Presentation on theme: "“Quick-Fix Workshop” Communications Centre. We are committing Verbicide! (killing words) Read the following five excerpts from David Orr’s article, “Verbicide”"— Presentation transcript:
“Quick-Fix Workshop” Communications Centre
We are committing Verbicide! (killing words) Read the following five excerpts from David Orr’s article, “Verbicide” and then we’ll start.
Excerpts from “Verbicide” by David Orr OCTOBER 25, 2000 “He entered my office for advice as a freshman advisee sporting nearly perfect SAT scores and an impeccable academic record—by all accounts a young man of considerable promise. During a 20-minute conversation about his academic future, however, he displayed a vocabulary that consisted mostly of two words: "cool" and "really." Almost 800 SAT points hitched to each word. To be fair, he could use them interchangeably as "really cool" or "cool... really!" He could also use them singly. When he was a student in a subsequent class, I later confirmed that my first impression of the young scholar was largely accurate and that his vocabulary, and presumably his mind, consisted predominantly of words and images derived from overexposure to television and the new jargon of computer-speak.”
“Verbicide” “He is no aberration, but an example of a larger problem, not of illiteracy but of diminished literacy in a culture that often sees little reason to use words carefully, however abundantly. Increasingly, student papers from otherwise very good students have whole paragraphs that sound like advertising copy. Whether students are talking or writing, a growing number have a tenuous grasp on a declining vocabulary. Excise "uh...like...uh" from most teenage conversations, and the effect is like sticking a pin into a balloon.”
“Verbicide” “In the past 50 years…the working vocabulary of the average 14 year-old has declined from some 25,000 words to 10,000 words. This is not merely a decline in numbers of words but in the capacity to think. It also signifies that there has been a steep decline in the number of things that an adolescent needs to know and to name in order to get by in an increasingly homogenized and urbanized consumer society. This is a national tragedy virtually unnoticed in the media.”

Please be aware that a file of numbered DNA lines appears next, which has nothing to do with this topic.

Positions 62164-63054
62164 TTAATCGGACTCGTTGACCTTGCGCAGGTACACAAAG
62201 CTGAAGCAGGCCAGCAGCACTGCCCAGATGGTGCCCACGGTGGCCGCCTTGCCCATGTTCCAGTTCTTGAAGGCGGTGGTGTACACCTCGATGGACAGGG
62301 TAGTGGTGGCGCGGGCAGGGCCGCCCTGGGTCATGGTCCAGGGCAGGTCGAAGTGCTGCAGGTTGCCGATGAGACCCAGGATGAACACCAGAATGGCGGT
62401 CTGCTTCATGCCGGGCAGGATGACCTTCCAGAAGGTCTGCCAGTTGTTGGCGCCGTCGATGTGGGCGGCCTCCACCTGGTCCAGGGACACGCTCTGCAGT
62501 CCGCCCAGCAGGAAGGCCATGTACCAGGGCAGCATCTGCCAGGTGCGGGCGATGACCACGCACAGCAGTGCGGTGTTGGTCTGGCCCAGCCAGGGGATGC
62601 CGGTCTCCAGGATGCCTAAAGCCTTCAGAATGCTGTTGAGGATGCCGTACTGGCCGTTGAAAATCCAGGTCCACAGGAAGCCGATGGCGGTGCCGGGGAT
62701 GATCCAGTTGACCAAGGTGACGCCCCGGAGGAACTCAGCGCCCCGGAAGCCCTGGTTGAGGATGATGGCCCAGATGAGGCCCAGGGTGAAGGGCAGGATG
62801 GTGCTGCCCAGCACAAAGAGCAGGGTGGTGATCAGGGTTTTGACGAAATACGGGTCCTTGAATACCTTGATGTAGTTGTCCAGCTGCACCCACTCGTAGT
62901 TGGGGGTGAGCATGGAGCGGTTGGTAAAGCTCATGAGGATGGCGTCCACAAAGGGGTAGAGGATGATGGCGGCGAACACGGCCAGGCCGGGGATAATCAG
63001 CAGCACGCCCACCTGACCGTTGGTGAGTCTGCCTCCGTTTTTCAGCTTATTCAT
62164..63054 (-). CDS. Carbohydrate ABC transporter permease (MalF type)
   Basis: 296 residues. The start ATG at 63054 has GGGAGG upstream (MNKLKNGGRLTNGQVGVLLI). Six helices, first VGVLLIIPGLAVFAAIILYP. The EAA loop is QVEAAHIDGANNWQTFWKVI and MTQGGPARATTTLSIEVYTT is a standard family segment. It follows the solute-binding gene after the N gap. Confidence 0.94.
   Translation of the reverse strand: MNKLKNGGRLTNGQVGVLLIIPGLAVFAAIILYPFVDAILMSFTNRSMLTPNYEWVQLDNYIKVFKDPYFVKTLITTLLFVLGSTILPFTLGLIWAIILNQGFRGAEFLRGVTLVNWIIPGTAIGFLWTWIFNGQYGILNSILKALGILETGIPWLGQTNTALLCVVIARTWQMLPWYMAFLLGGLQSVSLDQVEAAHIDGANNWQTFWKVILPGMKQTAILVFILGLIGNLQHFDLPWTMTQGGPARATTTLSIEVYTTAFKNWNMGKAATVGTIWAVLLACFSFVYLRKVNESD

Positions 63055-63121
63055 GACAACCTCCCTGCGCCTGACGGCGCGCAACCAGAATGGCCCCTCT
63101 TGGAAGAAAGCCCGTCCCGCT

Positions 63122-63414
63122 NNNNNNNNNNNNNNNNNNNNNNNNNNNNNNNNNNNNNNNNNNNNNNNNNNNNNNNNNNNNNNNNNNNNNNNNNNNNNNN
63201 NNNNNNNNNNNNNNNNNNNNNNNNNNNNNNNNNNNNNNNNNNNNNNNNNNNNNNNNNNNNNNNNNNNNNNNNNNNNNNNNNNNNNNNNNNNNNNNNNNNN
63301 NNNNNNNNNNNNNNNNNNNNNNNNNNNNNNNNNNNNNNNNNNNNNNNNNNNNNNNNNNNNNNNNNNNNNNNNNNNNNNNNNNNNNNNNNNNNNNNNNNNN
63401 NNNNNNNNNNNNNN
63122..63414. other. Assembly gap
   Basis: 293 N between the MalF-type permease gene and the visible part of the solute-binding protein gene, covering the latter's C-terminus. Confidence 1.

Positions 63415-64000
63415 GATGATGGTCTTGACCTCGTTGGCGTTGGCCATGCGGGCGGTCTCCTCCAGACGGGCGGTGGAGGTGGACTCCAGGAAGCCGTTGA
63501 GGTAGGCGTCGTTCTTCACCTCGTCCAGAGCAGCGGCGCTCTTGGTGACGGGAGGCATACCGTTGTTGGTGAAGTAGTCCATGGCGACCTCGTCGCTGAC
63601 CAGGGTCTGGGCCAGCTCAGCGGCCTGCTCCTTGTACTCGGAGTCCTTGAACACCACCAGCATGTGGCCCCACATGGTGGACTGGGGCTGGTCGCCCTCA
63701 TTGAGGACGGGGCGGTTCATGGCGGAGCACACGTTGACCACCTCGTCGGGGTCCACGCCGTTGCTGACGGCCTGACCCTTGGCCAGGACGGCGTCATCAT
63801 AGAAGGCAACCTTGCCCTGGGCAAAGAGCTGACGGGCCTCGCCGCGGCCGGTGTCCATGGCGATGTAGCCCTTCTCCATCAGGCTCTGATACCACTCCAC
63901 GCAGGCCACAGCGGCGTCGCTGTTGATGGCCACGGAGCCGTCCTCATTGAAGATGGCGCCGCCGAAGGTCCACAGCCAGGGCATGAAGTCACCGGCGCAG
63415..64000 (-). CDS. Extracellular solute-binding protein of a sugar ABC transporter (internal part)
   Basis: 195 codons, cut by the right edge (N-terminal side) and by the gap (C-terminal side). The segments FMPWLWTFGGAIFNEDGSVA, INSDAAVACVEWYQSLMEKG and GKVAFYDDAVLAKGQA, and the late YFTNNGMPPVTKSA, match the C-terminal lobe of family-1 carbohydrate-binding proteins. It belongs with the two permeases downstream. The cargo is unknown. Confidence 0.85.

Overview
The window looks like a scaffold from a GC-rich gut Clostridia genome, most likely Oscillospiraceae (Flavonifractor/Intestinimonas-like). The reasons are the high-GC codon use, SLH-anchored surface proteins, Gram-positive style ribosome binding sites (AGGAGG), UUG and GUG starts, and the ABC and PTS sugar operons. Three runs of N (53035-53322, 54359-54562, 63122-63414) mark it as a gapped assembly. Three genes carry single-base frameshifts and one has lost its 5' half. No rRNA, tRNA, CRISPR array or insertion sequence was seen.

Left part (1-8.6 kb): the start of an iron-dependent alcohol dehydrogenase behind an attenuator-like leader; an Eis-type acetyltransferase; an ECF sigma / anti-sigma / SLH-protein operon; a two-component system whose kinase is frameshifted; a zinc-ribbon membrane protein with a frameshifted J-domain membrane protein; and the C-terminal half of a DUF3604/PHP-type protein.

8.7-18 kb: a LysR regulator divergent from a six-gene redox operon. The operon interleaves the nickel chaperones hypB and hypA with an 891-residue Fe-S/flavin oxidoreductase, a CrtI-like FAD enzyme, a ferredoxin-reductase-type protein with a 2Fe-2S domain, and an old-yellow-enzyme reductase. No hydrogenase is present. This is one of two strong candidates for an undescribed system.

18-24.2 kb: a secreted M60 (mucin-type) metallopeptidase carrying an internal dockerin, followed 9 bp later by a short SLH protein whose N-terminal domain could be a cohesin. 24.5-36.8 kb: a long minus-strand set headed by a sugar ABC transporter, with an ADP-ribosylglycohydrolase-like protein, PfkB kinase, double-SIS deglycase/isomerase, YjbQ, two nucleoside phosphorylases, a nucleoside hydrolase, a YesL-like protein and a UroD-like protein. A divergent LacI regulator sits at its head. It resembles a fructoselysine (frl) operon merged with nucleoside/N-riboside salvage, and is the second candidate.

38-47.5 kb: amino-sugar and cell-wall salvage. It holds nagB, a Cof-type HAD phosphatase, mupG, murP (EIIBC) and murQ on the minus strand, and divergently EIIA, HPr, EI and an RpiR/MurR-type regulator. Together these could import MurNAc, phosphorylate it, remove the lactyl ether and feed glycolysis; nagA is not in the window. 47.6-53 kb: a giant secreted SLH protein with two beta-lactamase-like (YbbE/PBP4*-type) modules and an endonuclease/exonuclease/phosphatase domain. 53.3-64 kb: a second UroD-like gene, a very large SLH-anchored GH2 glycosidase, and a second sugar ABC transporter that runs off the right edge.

“Verbicide” “The decline is surely not consistent across the full range of language but concentrates in those areas having to do with large issues such as philosophy, religion, public policy, and nature. On the other hand, vocabulary has probably increased in areas having to do with sex, violence, recreation, and consumption. As a result we are losing the capacity to say what we really mean and ultimately to think about what we mean. We are losing the capacity for articulate intelligence about the things that matter most.”
“Verbicide” “ The problem of language, however, is a global problem. Of the roughly 6500 languages now spoken on Earth, half are on the brink of extinction and only 150 or so are expected to survive to the year 2100. Language everywhere is being whittled down to conform to the limited objectives of the global economy and homogenized to accord with the shallow imperatives of the ‘information age’.”
Feeling like you should be locked away for this crime? Don’t worry agents of verbicide! 1.It isn’t illegal…yet! 2.You can help save the world with “The Power of Words”!
Develop Your Vocabulary Being able to communicate your specific emotions and ideas is a crucial skill, which often determines your success. Ideas and the ability to speak and write about them is liberating because they enable you to engage in conversation – to understand, relate and create.
More Words = Freedom Having a broad, rich vocabulary is not merely an asset, it is, arguably, freedom.
Be a Part of the Conversation If you don’t have the words, you can’t be part of the conversation, which means you will be left out – of life.
The Good News You can improve your vocabulary. You don’t have to commit ‘verbicide’. You don’t have to be left out of the conversation.
Use This Invaluable Resource! Newspapers: Go to Where the Words Are. www.nytimes.com Go to: Learning Network ‘Word of the Day’ Past Words Archive
Follow these Easy Steps 1.Start with ‘A’. 2.Read the word in context. 3.Learn the word and the definition. 4.Read the article. (Sign-up – it’s FREE!) 5.Use it correctly in context next time you speak or write something. 6.Make it a habit – this needs to become part of your lifestyle. Check and use the website everyday.